Various fuels such as natural gas, electricity, fuel oil, and so on, are used to heat a house. Click on the graph below to see the percent of households that use each type of heating fuel.
|Fuel Type||Percentage used|
As you see, more than 50 percent (56% to be exact) of the households in the United States use natural gas as their main heating fuel, and about 26 percent of the households use electricity to heat their homes. Another 11% use fuel oil, and the last 10% use something other than natural gas, electricity and fuel oil.
Capacity and Consumption
The amount of heat a furnace can deliver is called its capacity. Heating units are manufactured and sold by their capacity. The heating capacities of Natural Gas, Propane and Fuel Oil are measured according to BTU/h, and the capacity of Electricity is measured in kilowatts.
The amount of energy a furnace actually uses is called consumption. In other words, we pay monthly bills for the consumption of a particular heating fuel. Heating Fuels are sold to consumers in different units of measure. For example, Natural gas is sold by cubic feet (ft3).
Press play to see the difference between capacity and consumption in a gas-heated home.
|Natural Gas||Measured in British thermal units per hour (BTU/h). Most heating appliances for home use have heating capacities of between 40,000 and 150,000 BTU/h. In the past, gas furnaces were often rated only on heat input; today the heat output is given.||Consumption of natural gas is measured in cubic feet (ft3). This is the amount that the gas meter registers and the amount that the gas utility records when a reading is taken. One cubic foot of natural gas contains about 1,000 BTU of energy.||Utility companies often bill customers for CCF (100 cu. ft) or therms of gas used: one therm equals 100,000 BTUs. Some companies also use a unit of MCF, which is equal to 1,000 cu. ft One MCF equals 1,000,000 BTUs (1 MM BTUs).|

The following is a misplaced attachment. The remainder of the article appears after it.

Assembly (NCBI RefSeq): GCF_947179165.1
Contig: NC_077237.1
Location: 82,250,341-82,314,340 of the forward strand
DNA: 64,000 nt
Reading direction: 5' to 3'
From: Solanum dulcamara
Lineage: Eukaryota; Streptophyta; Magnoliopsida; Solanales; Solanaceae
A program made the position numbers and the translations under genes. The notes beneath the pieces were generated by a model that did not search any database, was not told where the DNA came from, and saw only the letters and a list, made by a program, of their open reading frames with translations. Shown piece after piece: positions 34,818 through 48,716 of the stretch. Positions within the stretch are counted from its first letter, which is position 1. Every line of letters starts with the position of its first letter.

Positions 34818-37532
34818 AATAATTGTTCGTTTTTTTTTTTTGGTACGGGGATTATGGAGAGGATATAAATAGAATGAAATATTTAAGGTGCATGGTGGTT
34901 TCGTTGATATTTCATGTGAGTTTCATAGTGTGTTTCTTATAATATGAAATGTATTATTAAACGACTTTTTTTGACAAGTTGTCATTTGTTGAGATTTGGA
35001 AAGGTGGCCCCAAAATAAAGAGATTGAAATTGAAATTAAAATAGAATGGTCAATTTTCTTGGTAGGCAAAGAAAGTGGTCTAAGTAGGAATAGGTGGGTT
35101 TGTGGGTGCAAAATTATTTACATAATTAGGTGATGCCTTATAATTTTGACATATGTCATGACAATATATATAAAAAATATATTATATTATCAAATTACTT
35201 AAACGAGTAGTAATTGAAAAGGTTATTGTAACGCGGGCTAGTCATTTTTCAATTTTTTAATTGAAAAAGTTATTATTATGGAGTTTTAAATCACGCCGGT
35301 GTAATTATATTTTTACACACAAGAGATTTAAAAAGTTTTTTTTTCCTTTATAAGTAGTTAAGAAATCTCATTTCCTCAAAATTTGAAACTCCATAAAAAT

|Propane or Liquefied Petroleum Gas (LPG)||Measured according to BTU/h.||Consumption of propane is usually measured in gallons; propane has an energy content of about 91.300 BTUs per gallon.||Can be used in many of the same types of equipment as natural gas. It is stored as a liquid in a tank at the house, so it can be used anywhere, even in areas where natural gas hookups are not available.|
|Fuel Oil||The heating (bonnet) capacity of oil heating appliances is the steady-state heat output of the furnace, measured in BTU/h. Typical oil-fired central heating appliances sold for home use today have heating capacities of between 56,000 and 150,000 BTU/h.||Oil use is generally billed by the gallon. One gallon of #2 fuel oil contains about 140,000 BTU of potential heat energy.||Several grades of fuel oil are produced by the petroleum industry, but only #2 fuel oil is commonly used for home heating.|
|Electricity||The heating capacity of electric systems is usually expressed in kilowatts (kW); 1 kW equals 1,000 W. A kilowatt-hour (kWh) is the amount of electrical energy supplied by 1 kW of power over a 1-hour period. Electric systems come in a wide range of capacities, generally from 10 kW to 50 kW.||Electricity is sold in kWh (kilowatts per hour).||The watt (W) is the basic unit of measurement of electric power.|
Heating Values of various fuels
Each unit of fuel when burned gives different amounts of energy. The energy that is released when a unit amount of fuel is burned is called the heating value. The heating value of a fuel is determined under a standard set of conditions. A comparison of approximate heating values of various fuels is shown in the table below.
|Fuel||Unit||Heating Value (BTU's)|
|Natural Gas||CCF (100 Cu. ft) or Therm||100,000|
|Natural Gas||MCF (1,000 Cu.ft)||1,000,000|